Thu, June 13
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Op/Ed: Still Waiting for an Answer

Some readers might be aware of my interest in the public words and actions of Hollywood heavyweight Leo DiCaprio.

By ‘public words and actions,’ of course I’m referring to the way Leo preaches carbon catastrophe while he shuttles his entourage back and forth across the globe in CO2-spewing private jets and flashy mega-yachts.

For me it’s just one more reason to wonder about the Natural Resources Defense Council (NRDC), the U.S. activist group where, between private flights, Leo polishes his green credentials as an NRDC board member.

So I was intrigued to be invited a couple of weeks ago to a live radio debate with NRDC Canada Project director Anthony Swift, a Washington, D.C.-based staff lawyer. I thought it might be a chance to exchange some real information, and to get a few answers to some serious questions that have been bothering me for a long time.

Wow, was I wrong!

Instead, I encountered an evasive, ill-informed spokesperson who, considering he’s a full-time professional environmental activist, couldn’t really answer the simplest inquiry.

Here was my main question: If projections are correct and global oil demand is on the increase, and if NRDC thinks Canada’s pipeline proposals are all problematic and should never be built, then why isn’t NRDC also protesting U.S.-destined oil from unregulated, oppressive Venezuela, Nigeria or Saudi Arabia?

If U.S. activists are truly concerned about carbon dioxide emissions, then shouldn’t the activist movement recognize that Canada is the only carbon-regulated major supplier of oil to the U.S.?

Isn’t Swift aware our province has had carbon emissions regulations in place since 2008, and that those long-standing regulations were just strengthened recently. In fact, President Barack Obama addressed our Parliament in June of this year, and applauded Alberta’s work on carbon emissions regulations.

Does Swift realize that while pipeline projects in Canada have been delayed, the U.S. has built almost ten thousand miles of new line, which has allowed America to export its oil to the world?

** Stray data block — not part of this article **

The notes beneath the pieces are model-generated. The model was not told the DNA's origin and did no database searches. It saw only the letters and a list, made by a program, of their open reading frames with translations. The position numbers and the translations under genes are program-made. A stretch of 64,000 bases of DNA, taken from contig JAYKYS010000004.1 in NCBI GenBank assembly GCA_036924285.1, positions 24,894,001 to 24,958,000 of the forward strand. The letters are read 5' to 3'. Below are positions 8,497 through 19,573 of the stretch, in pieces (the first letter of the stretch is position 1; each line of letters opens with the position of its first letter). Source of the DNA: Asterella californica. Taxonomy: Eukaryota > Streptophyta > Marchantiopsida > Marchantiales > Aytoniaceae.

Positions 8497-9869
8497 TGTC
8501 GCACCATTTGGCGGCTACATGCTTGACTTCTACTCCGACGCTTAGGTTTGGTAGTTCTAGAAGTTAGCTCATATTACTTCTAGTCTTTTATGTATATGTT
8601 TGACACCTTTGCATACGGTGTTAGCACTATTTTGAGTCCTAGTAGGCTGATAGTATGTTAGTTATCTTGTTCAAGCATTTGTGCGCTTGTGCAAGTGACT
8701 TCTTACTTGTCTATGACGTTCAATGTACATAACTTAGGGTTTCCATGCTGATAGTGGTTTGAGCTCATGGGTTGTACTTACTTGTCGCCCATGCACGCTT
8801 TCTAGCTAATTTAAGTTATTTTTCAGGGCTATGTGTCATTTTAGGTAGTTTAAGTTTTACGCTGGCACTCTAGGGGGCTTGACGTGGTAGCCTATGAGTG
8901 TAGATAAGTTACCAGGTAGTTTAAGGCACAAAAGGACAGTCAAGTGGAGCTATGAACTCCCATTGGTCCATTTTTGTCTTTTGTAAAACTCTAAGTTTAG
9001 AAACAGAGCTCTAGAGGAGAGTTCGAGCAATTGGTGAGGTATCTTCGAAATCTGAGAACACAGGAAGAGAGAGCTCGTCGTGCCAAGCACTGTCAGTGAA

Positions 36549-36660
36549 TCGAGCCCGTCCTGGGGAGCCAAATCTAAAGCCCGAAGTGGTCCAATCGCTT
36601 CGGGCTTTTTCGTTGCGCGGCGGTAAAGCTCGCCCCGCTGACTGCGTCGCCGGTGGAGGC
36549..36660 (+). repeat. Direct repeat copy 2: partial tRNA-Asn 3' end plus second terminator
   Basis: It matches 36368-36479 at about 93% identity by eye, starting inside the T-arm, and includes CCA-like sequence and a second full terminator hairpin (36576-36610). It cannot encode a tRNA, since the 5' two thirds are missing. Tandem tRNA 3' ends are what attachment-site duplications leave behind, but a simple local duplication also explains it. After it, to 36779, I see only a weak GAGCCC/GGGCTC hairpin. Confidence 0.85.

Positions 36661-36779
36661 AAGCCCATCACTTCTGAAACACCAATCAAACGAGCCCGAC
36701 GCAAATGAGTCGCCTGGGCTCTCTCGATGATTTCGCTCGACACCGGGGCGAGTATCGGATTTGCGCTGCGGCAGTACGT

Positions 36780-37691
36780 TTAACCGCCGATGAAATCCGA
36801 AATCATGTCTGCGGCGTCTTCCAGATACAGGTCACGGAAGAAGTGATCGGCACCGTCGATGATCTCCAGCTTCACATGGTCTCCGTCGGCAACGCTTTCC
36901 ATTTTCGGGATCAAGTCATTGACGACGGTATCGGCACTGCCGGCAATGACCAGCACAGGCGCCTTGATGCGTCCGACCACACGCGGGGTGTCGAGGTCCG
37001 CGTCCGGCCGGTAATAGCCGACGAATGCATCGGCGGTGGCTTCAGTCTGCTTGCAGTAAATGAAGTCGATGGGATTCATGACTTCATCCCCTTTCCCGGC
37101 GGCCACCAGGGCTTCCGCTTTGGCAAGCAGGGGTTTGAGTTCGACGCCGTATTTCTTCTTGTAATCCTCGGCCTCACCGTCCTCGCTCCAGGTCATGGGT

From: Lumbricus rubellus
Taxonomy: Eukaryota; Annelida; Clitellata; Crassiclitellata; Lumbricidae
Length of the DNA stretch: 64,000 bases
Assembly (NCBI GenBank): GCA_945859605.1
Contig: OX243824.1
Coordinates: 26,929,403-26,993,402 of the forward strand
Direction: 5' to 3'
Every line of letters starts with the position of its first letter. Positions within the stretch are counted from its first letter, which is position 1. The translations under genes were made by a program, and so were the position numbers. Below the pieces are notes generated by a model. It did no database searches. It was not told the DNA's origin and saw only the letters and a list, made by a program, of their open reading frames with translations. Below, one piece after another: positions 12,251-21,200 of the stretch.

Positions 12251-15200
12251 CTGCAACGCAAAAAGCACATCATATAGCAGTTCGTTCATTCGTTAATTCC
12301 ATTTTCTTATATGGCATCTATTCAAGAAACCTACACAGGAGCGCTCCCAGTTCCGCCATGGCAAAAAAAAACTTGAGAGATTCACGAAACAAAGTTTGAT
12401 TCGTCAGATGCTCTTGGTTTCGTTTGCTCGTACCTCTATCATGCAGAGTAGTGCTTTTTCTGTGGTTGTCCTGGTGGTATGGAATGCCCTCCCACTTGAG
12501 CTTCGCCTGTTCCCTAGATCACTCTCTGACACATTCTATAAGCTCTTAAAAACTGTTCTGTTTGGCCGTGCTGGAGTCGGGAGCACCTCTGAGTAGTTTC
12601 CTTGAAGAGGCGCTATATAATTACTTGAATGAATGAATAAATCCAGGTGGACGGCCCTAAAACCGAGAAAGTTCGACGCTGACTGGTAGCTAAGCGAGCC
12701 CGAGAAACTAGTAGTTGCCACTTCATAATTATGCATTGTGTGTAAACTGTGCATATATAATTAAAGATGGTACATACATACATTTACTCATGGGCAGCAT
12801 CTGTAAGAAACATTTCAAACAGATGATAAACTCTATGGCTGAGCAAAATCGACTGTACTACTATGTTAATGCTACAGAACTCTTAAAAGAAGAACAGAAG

Think of it this way: If NRDC is truly opposed to oil tankers, then why doesn’t it protest tankers sailing to the Gulf Coast today? There’s no need for NRDC to wait for Energy East. If it needs a target, many already exist.

Yet, Swift and his group are stuck in neutral on this issue. In spite of the fact Canada is a world leader in democratic freedom, transparency, environmental protection, worker rights and emissions reductions, his group protests our pipeline proposals exclusively, and gives a free pass to oppressive regimes that are not just less regulated, but less transparent and less respectful of human rights.

It’s like Leo and his yachts and private airplanes. It’s a massively dysfunctional situation. And it should stop.

To my radio debate question, “If not oil from Canada, then from where?,” I never did get an answer from the NRDC spokesperson. That just shows that having Hollywood heavyweights on your board and full-time lawyers on staff doesn’t guarantee open, honest communication. I suppose I already knew that.

Cody Battershill is a Calgary realtor and founder/spokesperson for, a volunteer organization that supports Canadian energy development and the environmental, social and economic benefits that come with it.